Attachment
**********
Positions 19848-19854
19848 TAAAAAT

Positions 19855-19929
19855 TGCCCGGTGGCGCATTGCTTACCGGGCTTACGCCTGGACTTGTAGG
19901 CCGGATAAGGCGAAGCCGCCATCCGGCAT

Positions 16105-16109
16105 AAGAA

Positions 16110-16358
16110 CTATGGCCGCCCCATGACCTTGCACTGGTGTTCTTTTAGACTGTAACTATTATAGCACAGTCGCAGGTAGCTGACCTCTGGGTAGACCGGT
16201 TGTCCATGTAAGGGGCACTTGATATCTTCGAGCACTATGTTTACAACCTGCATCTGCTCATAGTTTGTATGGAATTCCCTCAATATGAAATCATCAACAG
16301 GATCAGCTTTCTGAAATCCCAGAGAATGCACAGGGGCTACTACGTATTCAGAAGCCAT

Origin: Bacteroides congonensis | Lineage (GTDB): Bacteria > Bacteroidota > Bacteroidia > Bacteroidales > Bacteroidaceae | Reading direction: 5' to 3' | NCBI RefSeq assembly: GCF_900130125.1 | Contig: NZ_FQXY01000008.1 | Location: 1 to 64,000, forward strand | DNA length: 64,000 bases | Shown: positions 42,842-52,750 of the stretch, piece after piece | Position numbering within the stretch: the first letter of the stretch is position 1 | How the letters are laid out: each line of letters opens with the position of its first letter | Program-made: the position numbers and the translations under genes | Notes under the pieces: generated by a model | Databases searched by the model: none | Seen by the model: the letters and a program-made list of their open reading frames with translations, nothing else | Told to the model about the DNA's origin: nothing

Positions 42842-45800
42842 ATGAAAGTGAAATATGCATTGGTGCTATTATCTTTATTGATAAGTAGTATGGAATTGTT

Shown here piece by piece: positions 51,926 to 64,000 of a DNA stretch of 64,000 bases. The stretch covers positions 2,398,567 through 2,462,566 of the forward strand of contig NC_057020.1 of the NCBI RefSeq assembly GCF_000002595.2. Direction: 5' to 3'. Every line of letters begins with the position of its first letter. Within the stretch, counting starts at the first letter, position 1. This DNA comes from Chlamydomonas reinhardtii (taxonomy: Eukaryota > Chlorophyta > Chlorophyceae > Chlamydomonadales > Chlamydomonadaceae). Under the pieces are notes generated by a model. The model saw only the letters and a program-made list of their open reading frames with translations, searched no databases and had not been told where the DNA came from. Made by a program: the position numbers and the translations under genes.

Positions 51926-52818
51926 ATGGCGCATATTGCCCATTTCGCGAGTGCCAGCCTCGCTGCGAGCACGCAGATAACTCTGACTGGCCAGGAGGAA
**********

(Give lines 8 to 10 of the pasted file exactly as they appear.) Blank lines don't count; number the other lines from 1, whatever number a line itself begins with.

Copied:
Positions 16110-16358
16110 CTATGGCCGCCCCATGACCTTGCACTGGTGTTCTTTTAGACTGTAACTATTATAGCACAGTCGCAGGTAGCTGACCTCTGGGTAGACCGGT
16201 TGTCCATGTAAGGGGCACTTGATATCTTCGAGCACTATGTTTACAACCTGCATCTGCTCATAGTTTGTATGGAATTCCCTCAATATGAAATCATCAACAG